GOVERNOR LILBURN BOGGS: governor of Missouri, Mormon-hater, author of the 1838 anti-Mormon Extermination Order
STEPHEN DOUGLAS: influential Illinois legislator, initially pro-Mormon
“DR.” ISAAC GALLAND: scalawag who sold government lands he didn’t own to the Mormons
JAMES GORDON BENNETT: pro-Mormon editor of the
New York Herald
JOHN C. BENNETT: former Nauvoo mayor, turned Mormon-hater
JAMES STRANG: Mormon prophet who attempted to take over the church after Joseph’s death
The un-Zion, where all non-Mormons, or Gentiles, live
Caldwell County, Missouri:
Scene of the 1838 anti-Mormon War
Hancock County seat, site of Joseph Smith’s death
Mormon settlement on the Mississippi’s west bank, in the Half-Breed Tract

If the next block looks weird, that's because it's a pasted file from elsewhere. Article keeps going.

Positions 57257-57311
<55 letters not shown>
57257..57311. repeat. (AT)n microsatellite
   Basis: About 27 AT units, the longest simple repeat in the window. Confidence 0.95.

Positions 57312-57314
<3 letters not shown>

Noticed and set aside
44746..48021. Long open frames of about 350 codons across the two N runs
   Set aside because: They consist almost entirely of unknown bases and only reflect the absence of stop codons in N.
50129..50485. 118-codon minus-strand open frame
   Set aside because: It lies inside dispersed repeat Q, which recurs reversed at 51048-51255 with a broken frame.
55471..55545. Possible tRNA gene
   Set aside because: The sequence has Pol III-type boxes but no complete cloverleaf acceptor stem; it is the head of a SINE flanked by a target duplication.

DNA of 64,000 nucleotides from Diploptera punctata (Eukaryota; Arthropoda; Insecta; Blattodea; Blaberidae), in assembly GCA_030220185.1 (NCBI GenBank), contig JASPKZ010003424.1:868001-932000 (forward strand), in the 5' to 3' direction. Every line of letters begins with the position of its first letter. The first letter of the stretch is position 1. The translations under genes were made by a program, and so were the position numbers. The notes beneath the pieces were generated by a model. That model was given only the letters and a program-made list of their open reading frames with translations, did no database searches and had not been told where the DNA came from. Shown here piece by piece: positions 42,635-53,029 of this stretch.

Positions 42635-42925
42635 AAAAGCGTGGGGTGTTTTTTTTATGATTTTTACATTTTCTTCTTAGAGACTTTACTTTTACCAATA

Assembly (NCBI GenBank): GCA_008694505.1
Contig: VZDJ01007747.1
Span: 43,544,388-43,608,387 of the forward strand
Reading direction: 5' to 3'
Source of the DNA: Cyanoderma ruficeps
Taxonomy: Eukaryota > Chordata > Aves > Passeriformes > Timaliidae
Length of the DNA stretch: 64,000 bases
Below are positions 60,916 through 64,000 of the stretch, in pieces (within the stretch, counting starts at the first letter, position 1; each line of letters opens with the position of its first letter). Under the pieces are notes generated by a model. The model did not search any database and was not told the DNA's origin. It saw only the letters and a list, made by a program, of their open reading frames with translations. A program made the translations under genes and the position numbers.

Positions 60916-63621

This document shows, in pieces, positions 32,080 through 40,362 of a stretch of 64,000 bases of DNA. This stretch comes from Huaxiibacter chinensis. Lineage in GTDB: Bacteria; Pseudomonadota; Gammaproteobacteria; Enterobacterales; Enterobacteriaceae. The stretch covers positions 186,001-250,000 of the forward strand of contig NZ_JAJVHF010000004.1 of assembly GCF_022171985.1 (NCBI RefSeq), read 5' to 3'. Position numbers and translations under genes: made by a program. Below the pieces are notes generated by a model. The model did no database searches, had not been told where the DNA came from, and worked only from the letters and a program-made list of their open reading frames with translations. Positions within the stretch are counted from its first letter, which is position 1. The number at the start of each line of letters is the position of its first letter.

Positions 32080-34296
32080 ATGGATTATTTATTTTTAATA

Nauvoo, Hancock County, Illinois:
Mormon city founded in 1839, razed by Mormon-haters in 1846
Utah Territory, the Great Salt Lake:
Destination of the 1847 Mormon Trek, the religion’s eventual home
Warsaw, Hancock County, Illinois:
Tiny town eclipsed by more populous Nauvoo; hotbed of anti-Mormon hatred
Gathering place of the righteous, i.e., the Mormons; initially Far West, Missouri, then Nauvoo, and ultimately Salt Lake City, Utah
Hancock County, Illinois, 1844.
JOSEPH SMITH THOUGHT HE WAS GIVING AMERICA TWO GREAT gifts. First, he created a new Bible, the Book of Mormon, which recounted Jesus’s appearance on the North American continent. The Old Testament, the New Testament, and the New World merged into one seamless, divine narrative, handed down by Joseph. Second, he brought news of the Second Coming and a restoration of God’s rule on earth. Joseph preached that a theocratic Kingdom of God would appear on American soil, possibly within his own lifetime. He had already chosen the men to administer the new, universal government.